Monday, February 10, 2014

The Iroquois (I): The Haudenosaunee Confederacy

Location:   Upstate New York
Year:   12th Century (?) - Present

The Iroquois Confederacy (Haudenosaunee) is a united government of six (originally five) Native American nations who occupied most of upstate New York and parts of Pennsylvania and Quebec over the course of their long history. 

The name Iroquois is an Anglicized corruption of a French mispronunciation of an Algokian word meaning "the snakes," an insulting sobriquet applied to the Confederation as enemies of the Algonkian peoples. 

The Iroquois were, without a doubt, the most powerful and influential Native American group in what is now the United States. Unlike most of the aboriginal peoples of North America they did not give way in the face of European encroachment, but forced the European colonizing powers to negotiate with them. They also altered the patterns of European settlement by allying with one or another European nation-state during the expansion of North American colonization. 

At the height of their power, the Haudenosaunee controlled virtually all of New York State, areas of New England and Canada, and a vast area of the Midwest, whose native peoples were tributary to them.  

Their participatory form of democratic government was so vital and so effective that the Founders consulted with Iroquois politicians while creating the Articles of Confederation and the Constitution that underlie our representative form of democratic government. The living knowledge and experience of the Iroquois in maintaining a unified government over a large area with a diverse population was to prove critical in informing the American Experiment. 

The word "Haudenosaunee" means "People who live in a longhouse," and their conception of themselves as a group is as an extended family that dwells under one roof. In the Confederation, each tribe has certain rights and specific responsibilities.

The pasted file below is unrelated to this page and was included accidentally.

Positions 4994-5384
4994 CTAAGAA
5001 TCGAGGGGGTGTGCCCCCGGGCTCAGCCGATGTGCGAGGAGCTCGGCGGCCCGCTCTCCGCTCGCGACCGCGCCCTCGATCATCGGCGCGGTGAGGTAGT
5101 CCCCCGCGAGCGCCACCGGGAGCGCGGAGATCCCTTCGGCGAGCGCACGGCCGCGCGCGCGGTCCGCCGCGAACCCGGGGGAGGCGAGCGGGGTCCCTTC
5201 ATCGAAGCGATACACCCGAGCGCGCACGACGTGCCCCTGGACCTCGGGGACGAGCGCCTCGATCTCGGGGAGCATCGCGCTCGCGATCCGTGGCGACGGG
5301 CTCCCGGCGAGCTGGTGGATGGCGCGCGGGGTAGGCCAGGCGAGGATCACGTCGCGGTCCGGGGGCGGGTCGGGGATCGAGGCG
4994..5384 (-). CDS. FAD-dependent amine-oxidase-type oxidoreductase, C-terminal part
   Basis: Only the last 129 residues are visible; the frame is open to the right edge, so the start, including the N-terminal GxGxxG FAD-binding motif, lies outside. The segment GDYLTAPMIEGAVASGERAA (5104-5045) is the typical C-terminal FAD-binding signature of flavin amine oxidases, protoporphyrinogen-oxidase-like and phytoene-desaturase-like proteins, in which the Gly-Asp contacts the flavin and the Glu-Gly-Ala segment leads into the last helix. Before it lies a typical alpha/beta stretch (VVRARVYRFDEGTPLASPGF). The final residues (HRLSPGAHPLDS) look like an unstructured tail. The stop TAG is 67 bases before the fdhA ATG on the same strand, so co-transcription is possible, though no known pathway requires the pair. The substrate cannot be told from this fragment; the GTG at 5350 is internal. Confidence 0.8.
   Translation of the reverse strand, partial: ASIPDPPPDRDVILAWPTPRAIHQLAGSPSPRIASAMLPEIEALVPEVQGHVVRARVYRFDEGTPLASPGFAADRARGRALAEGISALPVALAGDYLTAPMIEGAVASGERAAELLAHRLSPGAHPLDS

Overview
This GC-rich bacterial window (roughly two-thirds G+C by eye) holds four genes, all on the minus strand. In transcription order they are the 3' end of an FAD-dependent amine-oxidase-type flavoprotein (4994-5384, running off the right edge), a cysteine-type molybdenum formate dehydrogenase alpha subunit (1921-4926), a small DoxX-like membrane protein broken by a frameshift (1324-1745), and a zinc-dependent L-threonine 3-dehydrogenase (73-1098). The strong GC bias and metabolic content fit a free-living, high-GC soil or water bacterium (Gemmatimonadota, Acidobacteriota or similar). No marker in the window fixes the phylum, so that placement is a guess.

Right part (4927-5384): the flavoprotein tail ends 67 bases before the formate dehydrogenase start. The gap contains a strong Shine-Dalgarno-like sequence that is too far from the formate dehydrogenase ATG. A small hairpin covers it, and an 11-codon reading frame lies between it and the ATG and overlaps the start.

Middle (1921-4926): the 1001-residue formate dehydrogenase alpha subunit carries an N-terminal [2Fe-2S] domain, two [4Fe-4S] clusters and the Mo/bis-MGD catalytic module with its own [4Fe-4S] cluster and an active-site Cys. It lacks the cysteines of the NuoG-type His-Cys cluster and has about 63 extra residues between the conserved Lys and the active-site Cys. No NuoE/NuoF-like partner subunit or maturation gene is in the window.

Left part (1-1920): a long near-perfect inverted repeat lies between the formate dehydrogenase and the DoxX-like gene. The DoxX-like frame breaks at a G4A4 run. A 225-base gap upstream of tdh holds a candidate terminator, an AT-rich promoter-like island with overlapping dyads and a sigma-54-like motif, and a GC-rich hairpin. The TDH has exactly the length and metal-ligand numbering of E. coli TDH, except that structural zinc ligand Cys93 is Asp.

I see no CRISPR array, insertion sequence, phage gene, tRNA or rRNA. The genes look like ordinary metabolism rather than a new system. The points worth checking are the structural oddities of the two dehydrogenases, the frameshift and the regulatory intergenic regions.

From east to west, the original Haudenosaunee tribes are the Mohawks ("The People of The Flint"), the Oneida ("The People of The Standing Stone"), the Onondaga  ("The People of The Hills"), the Cayuga ("The People of The Great Swamp"), and the Seneca ("The People of The Great Hill").  The Tuscarora ("The People Who Gather Hemp") were originally from the Carolinas, but when white settlement drove them off their lands, the Five Nations invited them to join the Confederation. In 1720, the Tuscarora settled in lands given to them by the Oneida and the Onondaga. The Mohawks are also known as "The People of The Eastern Door"; they guarded against invasion from the New England tribes. The Seneca, conversely, are "The People of The Western Door." 

The meeting of Deganawidah and Hiawatha

According to Iroquois  tradition, the Confederation was formed through the efforts of two men, Deganawida, an Onondaga, and Hiawatha, a Mohawk. They may have lived as early as 1050 AD. Seen as prophets by the Iroquois, they brought forth a message to the people, known as Gayanashagowa, the Great Law of Peace. This 117 article unwritten constitution still forms the basis of law in the Iroquois Confederacy. 

Beginning with the words, "We, the people, to form a union, to establish peace, equity, and order . . ." Gayanashagowa specifies certain universal rules binding all members, describes a joint system of communication and trade, assigns certain duties to certain tribes, and promotes peaceful interaction between the Six Nations.  



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